New cardiac defibrillator is found to be safer for patients
Hamilton researchers have found that the newer type of cardiac defibrillator which gets implanted under the skin reduces patient complications by more than 90 percent.
An implanted cardiac defibrillator is a small device that will detect an abnormal heartbeat and send an electric shock to the heart to restore a normal heart rhythm. They are used in patients who have an irregular heart beat that can be life-threatening and are at a high-risk of going into cardiac arrest.
The traditional implanted defibrillator has a wire that is inserted into a vein in the chest that travels to the heart. This device can cause damage to the heart or lungs as well as blood clotting in the veins. Whereas the newer device, called a subcutaneous defibrillator, is implanted under the skin just below the armpit with a wire that runs under the skin alongside the breastbone. Since the wire isn’t inserted into the veins it doesn’t cause blood clotting or risk damaging the heart.
“This makes it an attractive alternative to the traditional defibrillators.”
“The subcutaneous defibrillator greatly reduces complications without significantly compromising performance,” says study lead Dr. Jeff Healey, electrophysiologist at HHS, senior scientist at PHRI, and professor of cardiology at McMaster University. “This makes it an attractive alternative to the traditional defibrillators, particularly in patients with increased risk for complications.”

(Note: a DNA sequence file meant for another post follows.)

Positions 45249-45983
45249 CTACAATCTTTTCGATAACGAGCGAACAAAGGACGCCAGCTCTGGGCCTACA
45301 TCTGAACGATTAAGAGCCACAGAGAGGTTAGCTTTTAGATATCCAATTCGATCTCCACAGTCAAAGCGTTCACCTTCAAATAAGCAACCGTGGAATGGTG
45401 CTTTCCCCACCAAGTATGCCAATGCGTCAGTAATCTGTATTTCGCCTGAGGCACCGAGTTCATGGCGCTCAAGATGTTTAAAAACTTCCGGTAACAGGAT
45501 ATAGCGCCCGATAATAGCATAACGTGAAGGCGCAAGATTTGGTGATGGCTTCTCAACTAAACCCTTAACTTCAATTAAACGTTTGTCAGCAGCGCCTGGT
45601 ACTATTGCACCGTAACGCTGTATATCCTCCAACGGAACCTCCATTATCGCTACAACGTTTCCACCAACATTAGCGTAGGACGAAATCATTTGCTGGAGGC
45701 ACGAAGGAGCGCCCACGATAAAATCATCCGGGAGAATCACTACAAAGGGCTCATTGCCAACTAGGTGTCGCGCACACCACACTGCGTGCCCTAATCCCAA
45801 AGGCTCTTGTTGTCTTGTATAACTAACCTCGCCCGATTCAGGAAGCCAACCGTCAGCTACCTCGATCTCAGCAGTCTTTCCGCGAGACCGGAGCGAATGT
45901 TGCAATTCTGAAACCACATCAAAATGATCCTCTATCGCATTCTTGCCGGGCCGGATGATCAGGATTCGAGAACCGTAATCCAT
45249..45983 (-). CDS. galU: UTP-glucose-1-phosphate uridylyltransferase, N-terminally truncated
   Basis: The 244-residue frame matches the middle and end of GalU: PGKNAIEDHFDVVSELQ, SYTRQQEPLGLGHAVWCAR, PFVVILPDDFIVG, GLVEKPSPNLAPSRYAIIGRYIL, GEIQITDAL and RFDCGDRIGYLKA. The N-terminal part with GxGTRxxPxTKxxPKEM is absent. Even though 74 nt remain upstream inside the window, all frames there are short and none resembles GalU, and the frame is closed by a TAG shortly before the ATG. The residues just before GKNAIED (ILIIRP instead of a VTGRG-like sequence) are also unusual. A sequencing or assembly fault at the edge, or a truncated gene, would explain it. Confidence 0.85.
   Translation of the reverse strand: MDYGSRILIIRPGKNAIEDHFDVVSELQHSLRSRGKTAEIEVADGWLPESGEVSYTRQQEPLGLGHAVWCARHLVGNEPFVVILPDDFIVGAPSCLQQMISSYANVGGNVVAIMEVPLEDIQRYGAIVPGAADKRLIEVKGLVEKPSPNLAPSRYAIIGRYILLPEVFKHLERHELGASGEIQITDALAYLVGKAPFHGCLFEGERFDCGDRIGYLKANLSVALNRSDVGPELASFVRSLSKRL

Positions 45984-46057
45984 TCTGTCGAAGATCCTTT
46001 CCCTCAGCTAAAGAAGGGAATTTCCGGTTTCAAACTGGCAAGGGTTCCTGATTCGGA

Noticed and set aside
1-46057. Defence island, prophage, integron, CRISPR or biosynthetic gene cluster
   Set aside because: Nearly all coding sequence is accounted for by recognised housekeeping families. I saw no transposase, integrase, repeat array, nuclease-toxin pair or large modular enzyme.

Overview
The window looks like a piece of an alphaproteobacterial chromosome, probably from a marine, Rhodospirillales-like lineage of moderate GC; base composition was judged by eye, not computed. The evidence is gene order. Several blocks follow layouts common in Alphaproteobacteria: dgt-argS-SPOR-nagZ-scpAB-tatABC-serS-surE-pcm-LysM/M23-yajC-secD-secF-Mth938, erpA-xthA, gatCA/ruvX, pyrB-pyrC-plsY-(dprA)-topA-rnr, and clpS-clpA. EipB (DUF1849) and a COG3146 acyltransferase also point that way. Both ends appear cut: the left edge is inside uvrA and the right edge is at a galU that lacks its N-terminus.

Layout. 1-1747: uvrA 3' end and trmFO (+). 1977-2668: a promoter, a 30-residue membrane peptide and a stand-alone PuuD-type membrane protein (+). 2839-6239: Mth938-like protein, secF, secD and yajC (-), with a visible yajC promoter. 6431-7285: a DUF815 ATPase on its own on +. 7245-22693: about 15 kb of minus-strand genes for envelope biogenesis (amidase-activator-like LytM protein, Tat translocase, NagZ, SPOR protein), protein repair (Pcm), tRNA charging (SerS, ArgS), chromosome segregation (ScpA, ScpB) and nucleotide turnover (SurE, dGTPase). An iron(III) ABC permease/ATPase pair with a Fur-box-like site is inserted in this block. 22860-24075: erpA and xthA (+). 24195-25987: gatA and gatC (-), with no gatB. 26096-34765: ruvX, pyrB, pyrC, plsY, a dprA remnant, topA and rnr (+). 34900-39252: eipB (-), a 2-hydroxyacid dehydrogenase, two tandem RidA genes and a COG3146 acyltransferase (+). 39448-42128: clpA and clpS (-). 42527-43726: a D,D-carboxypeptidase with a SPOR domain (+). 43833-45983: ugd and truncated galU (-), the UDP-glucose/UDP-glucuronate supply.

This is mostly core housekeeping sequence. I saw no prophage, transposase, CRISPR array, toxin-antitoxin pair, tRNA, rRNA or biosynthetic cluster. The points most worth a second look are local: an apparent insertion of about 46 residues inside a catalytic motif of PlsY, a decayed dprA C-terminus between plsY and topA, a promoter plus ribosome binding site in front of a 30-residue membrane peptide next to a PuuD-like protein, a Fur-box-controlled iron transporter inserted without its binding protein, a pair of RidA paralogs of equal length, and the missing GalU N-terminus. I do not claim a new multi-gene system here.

The study, conducted out of the Population Health Research Institute (PHRI) – a joint facility of Hamilton Health Sciences (HHS) and McMaster University, followed 544 patients from 14 clinical centres across Canada for an average of two and a half years. Half of the patients were randomly selected to have the newer subcutaneous defibrillator and the other half, the traditional defibrillator. Patients were between the age of 18 to 60 years old who had a genetic heart condition or were at high risk for complications.
“Younger patients are usually under-represented in trials with implanted cardiac defibrillators,” says Healey. “However, since Canada has a strong history of clinical trials in this area, plus registries of patients with inherited heart rhythm disorders, we were able to include the younger demographic.”
Healey presented the study results at the Heart Rhythm 2022 conference on April 30, 2022 and hopes it can eventually result in a change of practice.